President Raul Castro should follow the example of big brother Fidel during the Carter Administration. Raul Castro might launch a major initiative to speed up the process of rapprochement with the Cuban American community. The Cuban government should address the legitimate demands of the nationalist emigration who wants to participate and accompany the reforms that are taking place. Some of those changes need to correct some of the root grievances that caused discord within the Cuban nation in the first place. Official barriers and negative attitudes against the émigrés investment in Cuba, and obstacles for Cubans' access to the internet and entrance to their country of origin by sea must end.
The time to dismantle the walls is now. President Obama exhorted Congress to follow up and listen to the well registered voices of the American and the Cuban people against an embargo that kept bilateral relations hostage to the past. He clearly targeted the travel ban when he wondered: "why should Washington stand in the way of our own people?" In the few next weeks, Secretary John Kerry, the architect of this policy change will travel to Havana. The first historic visit of a U.S. secretary of State to Cuba in more than six decades would show a more civil and constructive way to manage American differences with Cuba. The United States is simply measuring up to its commitment to universal values and human rights. As was shown the day before in the White House by Brazil president Dilma Rousseff, the Americas and the international community endorse a U.S. approach that promotes its values and interests in Cuba through engagement not coercion.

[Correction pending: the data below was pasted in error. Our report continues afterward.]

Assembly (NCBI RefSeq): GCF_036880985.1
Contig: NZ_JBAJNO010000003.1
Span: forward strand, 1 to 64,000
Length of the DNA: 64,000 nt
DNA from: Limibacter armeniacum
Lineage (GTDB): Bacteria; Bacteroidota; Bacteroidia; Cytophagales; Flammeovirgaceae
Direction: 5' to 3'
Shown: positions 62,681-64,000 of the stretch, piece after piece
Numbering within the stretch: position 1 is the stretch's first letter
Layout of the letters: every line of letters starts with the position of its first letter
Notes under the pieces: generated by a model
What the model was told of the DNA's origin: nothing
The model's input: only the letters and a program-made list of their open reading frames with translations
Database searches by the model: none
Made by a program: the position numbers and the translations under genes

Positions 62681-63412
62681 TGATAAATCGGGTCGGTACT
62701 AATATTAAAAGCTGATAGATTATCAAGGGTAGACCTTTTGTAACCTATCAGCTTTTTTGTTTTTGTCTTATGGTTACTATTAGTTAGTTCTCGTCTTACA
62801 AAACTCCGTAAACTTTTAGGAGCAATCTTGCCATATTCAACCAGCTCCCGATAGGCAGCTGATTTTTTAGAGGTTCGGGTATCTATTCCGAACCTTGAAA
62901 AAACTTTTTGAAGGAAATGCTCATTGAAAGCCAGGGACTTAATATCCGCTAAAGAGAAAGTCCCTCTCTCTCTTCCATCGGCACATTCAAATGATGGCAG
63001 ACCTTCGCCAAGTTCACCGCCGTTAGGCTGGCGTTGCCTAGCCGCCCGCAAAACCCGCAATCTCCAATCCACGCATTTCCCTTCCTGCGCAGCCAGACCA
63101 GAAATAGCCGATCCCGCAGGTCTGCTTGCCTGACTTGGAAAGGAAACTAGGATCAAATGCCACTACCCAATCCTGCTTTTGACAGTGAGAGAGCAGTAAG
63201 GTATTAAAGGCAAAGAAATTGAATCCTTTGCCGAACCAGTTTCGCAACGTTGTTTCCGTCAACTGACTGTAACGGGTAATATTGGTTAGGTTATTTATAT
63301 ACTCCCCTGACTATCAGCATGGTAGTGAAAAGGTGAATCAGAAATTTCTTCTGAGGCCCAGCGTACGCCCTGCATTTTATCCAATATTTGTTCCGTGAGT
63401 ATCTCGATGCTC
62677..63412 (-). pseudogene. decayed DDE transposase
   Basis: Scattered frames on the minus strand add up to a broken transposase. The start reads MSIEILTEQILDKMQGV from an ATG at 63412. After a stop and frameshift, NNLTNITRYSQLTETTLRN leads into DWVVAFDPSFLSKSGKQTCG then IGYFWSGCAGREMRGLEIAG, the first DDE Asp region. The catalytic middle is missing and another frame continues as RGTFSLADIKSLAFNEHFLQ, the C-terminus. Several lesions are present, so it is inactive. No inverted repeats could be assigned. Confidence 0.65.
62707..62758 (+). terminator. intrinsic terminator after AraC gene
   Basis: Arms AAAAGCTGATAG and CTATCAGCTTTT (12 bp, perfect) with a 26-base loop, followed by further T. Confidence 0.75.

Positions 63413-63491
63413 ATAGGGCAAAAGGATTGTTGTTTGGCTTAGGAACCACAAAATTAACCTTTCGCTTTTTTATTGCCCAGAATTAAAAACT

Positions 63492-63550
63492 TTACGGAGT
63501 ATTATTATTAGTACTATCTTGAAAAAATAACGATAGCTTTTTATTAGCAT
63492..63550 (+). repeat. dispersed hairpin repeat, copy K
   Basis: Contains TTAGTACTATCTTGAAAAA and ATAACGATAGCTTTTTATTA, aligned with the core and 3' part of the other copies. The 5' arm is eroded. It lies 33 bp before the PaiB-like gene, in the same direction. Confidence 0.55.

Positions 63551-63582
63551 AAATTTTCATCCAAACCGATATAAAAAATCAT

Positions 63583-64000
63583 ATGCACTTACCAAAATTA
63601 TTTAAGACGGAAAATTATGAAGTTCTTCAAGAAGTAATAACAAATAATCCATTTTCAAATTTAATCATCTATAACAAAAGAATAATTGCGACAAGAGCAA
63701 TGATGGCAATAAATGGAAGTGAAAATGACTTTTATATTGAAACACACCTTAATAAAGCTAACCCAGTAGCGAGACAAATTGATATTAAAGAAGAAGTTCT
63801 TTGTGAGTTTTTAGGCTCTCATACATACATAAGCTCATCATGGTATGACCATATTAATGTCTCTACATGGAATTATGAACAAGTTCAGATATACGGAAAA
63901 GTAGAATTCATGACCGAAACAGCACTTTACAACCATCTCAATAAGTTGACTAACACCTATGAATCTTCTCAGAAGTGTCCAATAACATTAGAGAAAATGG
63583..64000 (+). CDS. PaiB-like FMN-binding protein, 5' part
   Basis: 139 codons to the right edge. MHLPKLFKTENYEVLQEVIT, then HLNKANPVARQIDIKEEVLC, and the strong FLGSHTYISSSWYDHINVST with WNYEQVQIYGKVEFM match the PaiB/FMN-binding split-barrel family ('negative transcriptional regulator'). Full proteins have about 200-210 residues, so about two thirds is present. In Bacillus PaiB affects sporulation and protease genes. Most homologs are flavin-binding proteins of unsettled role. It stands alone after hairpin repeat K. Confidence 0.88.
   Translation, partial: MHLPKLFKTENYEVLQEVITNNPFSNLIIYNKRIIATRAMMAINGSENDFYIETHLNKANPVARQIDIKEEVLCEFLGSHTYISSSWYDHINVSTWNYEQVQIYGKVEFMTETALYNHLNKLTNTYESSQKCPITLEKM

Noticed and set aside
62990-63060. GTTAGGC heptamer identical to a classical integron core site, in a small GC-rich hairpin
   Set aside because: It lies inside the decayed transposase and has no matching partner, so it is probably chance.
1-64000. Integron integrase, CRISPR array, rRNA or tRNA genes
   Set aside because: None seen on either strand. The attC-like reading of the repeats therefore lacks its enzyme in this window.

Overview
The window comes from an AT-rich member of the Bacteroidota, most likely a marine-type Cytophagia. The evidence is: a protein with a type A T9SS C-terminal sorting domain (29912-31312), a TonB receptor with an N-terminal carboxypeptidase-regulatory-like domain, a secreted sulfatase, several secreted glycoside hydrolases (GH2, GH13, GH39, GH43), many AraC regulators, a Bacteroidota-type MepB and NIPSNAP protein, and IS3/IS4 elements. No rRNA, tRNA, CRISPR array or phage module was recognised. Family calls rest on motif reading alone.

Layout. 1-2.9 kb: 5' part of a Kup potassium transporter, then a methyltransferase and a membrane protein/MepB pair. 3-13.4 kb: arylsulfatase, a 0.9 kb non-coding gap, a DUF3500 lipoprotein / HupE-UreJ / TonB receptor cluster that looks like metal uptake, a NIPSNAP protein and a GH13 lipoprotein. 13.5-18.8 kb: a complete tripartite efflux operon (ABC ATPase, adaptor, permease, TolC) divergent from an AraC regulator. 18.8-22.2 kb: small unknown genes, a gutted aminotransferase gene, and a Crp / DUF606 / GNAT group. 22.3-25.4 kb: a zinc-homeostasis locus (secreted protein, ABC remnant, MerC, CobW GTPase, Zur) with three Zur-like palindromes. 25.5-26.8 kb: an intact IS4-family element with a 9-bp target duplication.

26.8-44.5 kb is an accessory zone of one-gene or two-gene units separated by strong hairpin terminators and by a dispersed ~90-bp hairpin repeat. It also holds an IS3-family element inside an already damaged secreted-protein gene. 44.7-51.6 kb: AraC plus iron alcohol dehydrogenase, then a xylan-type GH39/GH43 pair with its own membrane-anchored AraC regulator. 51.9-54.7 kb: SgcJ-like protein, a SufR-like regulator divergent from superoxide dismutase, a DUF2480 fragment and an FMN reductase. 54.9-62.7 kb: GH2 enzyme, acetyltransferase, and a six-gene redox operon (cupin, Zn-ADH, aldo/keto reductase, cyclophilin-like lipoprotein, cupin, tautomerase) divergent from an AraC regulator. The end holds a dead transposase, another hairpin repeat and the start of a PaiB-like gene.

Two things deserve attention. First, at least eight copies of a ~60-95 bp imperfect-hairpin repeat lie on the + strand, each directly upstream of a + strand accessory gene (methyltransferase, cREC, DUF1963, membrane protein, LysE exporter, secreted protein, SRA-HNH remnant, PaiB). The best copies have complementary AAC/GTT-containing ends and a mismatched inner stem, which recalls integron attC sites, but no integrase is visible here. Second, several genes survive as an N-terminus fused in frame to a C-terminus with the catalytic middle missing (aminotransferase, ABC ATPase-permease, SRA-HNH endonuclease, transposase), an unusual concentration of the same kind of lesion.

As a great power in the context of asymmetric relations, the United States has the opportunity to take some important unilateral dismantlement of hostile structures because it has nothing to risk by doing so. Reciprocity is a useful legal concept for diplomacy but it is politically detrimental in asymmetric relations. Cuba cannot take the United States out of any negative list or give back a naval base in American territory. Similarly Cuba cannot expect deference in its global role as a great power because it is not in such international affairs rank.
It is important to take notice of the intangible complexities of the normalization process. Cuba and the United States are countries of different size and power but both have strong nationalist pride. Diplomacy, interdependence, respect and self-restraint are key elements for a constructive solution of the almost six decades conflict between them.